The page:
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Olanzapine Versus Divalproex Versus Placebo in the Treatment of Mild to Moderate Mania: A Randomized, 12-Week, Double-Blind Study
Mauricio Tohen, M.D., Dr.P.H.; Eduard Vieta, M.D.; Guy M. Goodwin, M.D.; Bin Sun, Ph.D.; Jay D. Amsterdam, M.D.; Michael Banov, M.D.; Anantha Shekhar, M.D.; Scott T. Aaronson, M.D.; Leonid Bardenstein, M.D.; Iosif Grecu-Gaboş, M.D.; Vladimir Tochilov, M.D.; Dan Prelipceanu, M.D.; Heather S. Oliff, Ph.D.; Ludmila Kryzhanovskaya, M.D., Dr.Sc.; and Charles Bowden, M.D.
Objective: To evaluate the efficacy and safety of olanzapine, divalproex, and placebo in a randomized, double-blind trial in mild to moderate mania (DSM-IV-TR criteria).
Method: The study was conducted from October 2004 to December 2006. A total of 521 patients from private practices, hospitals, and university clinics were randomly assigned to olanzapine (5-20 mg/day), divalproex (500-2500 mg/day), or placebo for 3 weeks; those completing continued with a 9-week double-blind extension. Efficacy (mean change in Young Mania Rating Scale [YMRS] total score was the primary outcome) and safety were assessed.
Results: After 3 weeks of treatment, olanzapine-treated (N = 215) and placebo-treated (N = 105) patients significantly differed in YMRS baseline-to-endpoint total score change (p = .034; least squares [LS] mean: -9.4 and -7.4, respectively). Such changes were not significantly different between olanzapine vs. divalproex (N = 201) or divalproex vs. placebo. After 12 weeks of treatment, olanzapine- and divalproex-treated patients significantly differed in YMRS baseline-to-endpoint changes (p = .004; LS mean: -13.3 and -10.7, respectively). Of observed cases, 35.4% (35/99; 3 weeks) to 57.1% (28/49; 12 weeks) had valproate plasma concentrations lower than the recommended valproate therapeutic range, but these patients' YMRS scores were lower than those of patients with valproate concentrations above/within range. Compared with divalproex, after 12 weeks, olanzapine-treated patients had significant increases in weight (p < .001) and in glucose (p < .001), triglyceride (p = .003), cholesterol (p = .024), uric acid (p = .027), and prolactin (p < .001) levels. Divalproex-treated patients had significant decreases in leukocytes (p = .044) and platelets (p < .001) compared with olanzapine after 12 weeks of treatment. The incidence of potentially clinically significant weight gain (>= 7% from baseline) was higher with olanzapine than with divalproex (3-week: p = .064, 6.4% vs. 2.7%; 12-week: p = .002, 18.8% vs. 8.5%; respectively).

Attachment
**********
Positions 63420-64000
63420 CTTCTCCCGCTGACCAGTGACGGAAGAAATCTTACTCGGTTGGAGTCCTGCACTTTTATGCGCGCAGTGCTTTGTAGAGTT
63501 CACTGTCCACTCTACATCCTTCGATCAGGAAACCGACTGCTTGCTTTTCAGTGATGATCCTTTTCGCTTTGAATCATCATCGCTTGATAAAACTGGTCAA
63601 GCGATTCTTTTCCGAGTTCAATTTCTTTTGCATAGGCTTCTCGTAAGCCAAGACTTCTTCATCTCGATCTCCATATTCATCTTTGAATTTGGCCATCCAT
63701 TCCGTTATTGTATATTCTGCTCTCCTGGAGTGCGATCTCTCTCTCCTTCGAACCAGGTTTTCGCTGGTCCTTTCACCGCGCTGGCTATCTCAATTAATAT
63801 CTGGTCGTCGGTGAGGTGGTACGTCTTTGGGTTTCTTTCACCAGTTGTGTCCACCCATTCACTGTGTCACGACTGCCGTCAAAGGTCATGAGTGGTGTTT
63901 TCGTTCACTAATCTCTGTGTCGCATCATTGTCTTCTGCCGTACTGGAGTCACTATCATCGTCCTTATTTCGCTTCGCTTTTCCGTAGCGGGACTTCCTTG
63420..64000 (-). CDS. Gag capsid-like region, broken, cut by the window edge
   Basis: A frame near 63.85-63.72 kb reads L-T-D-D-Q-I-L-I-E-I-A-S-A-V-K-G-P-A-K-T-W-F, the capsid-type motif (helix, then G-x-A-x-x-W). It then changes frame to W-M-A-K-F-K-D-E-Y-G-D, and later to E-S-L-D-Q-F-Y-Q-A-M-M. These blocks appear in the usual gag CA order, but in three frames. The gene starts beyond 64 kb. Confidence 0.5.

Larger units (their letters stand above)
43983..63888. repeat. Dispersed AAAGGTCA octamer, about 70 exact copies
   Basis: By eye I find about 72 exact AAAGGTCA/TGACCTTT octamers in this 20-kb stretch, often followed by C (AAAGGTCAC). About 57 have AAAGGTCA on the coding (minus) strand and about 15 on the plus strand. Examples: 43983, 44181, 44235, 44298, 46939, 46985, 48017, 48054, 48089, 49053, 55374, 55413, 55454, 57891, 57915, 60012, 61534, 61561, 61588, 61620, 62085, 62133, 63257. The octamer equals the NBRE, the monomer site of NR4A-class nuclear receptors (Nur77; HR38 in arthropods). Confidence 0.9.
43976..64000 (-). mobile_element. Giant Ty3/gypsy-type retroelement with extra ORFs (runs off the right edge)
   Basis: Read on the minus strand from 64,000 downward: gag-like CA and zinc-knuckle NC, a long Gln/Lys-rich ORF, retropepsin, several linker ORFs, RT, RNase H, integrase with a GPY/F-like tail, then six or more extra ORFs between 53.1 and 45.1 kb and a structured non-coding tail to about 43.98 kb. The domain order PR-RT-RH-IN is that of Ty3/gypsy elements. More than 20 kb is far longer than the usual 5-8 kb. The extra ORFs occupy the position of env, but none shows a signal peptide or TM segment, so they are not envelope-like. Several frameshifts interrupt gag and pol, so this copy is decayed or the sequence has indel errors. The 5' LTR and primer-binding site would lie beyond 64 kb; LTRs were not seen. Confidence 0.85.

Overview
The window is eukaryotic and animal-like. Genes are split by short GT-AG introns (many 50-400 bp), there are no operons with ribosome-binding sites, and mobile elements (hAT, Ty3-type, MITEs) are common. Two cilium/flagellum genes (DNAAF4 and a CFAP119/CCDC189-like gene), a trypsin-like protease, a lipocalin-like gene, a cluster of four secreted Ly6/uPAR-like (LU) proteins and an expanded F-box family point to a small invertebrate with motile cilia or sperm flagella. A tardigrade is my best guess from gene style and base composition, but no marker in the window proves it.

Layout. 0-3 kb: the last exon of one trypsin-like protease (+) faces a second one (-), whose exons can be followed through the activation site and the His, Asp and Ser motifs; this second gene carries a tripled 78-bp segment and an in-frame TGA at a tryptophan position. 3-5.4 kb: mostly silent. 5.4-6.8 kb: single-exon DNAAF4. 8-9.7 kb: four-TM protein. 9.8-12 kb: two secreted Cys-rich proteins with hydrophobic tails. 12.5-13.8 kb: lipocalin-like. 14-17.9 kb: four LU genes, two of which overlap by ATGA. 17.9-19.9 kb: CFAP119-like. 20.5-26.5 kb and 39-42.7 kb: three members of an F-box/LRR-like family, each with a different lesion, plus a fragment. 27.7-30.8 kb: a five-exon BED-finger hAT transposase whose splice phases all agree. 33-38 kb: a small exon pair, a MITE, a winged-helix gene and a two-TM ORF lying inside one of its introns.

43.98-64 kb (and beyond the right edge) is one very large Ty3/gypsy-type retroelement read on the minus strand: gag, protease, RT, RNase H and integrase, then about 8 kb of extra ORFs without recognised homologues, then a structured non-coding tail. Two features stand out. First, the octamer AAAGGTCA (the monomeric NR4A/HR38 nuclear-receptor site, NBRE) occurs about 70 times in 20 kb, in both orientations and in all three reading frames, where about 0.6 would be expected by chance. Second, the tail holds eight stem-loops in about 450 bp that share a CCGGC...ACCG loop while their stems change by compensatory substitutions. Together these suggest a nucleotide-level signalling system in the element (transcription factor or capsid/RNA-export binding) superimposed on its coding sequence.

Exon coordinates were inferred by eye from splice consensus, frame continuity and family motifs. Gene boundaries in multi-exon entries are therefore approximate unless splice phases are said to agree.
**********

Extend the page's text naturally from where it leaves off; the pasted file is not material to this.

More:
Conclusion: Olanzapine was significantly more efficacious than placebo but not divalproex at 3 weeks and significantly more efficacious than divalproex at 12 weeks. Olanzapine-treated patients had significantly greater increases in weight and in glucose, cholesterol, triglyceride, uric acid, and prolactin levels than divalproex-treated patients.
Trial Registration: clinicaltrials.gov Identifier: NCT00094549
(J Clin Psychiatry 2008;69:1776-1789. Online Ahead of Print October 7, 2008.)
Received Sept. 27, 2007; accepted Feb. 29, 2008. From Lilly Research Laboratories, Indianapolis, Ind. (Drs. Tohen, Sun, and Kryzhanovskaya); McLean Hospital, Harvard Medical School, Belmont, Mass. (Drs. Tohen and Vieta); Bipolar Disorders Program, University of Barcelona Hospital Clinic, IDIBAPS, CIBER-SAM, Barcelona, Spain (Dr. Vieta); the University Department of Psychiatry, Warneford Hospital, Oxford, United Kingdom (Dr. Goodwin); Depression Research Unit, Department of Psychiatry, University of Pennsylvania School of Medicine, Philadelphia (Dr. Amsterdam); Northwest Behavioral Medicine, Marietta, Ga. (Dr. Banov); the Department of Psychiatry, Indiana University School of Medicine, Indianapolis (Dr. Shekhar); Clinical Research Programs, Sheppard Pratt Health System, Baltimore, Md. (Dr. Aaronson); Moscow Medical University, Russia (Dr. Bardenstein); the Psychiatry Department I, County Emergency Hospital, Tg. Mures, Romania (Dr. Grecu-Gaboş; Saint Petersburg Medical Academy, Russia (Dr. Tochilov); Clinical Psychiatric Hospital "Al.Obregia," Bucharest, Romania (Dr. Prelipceanu); Science Consulting Group, North Tustin, Calif. (Dr. Oliff); and the Department of Psychiatry, University of Texas Health Science Center, San Antonio (Dr. Bowden).
This study was supported by Eli Lilly and Co., Indianapolis, Ind.
Financial disclosure appears at the end of this article.
Corresponding author and reprints: Mauricio Tohen, M.D., Lilly Research Laboratories, 450 South Madison Ave., Indianapolis, IN 46225 (e-mail: firstname.lastname@example.org).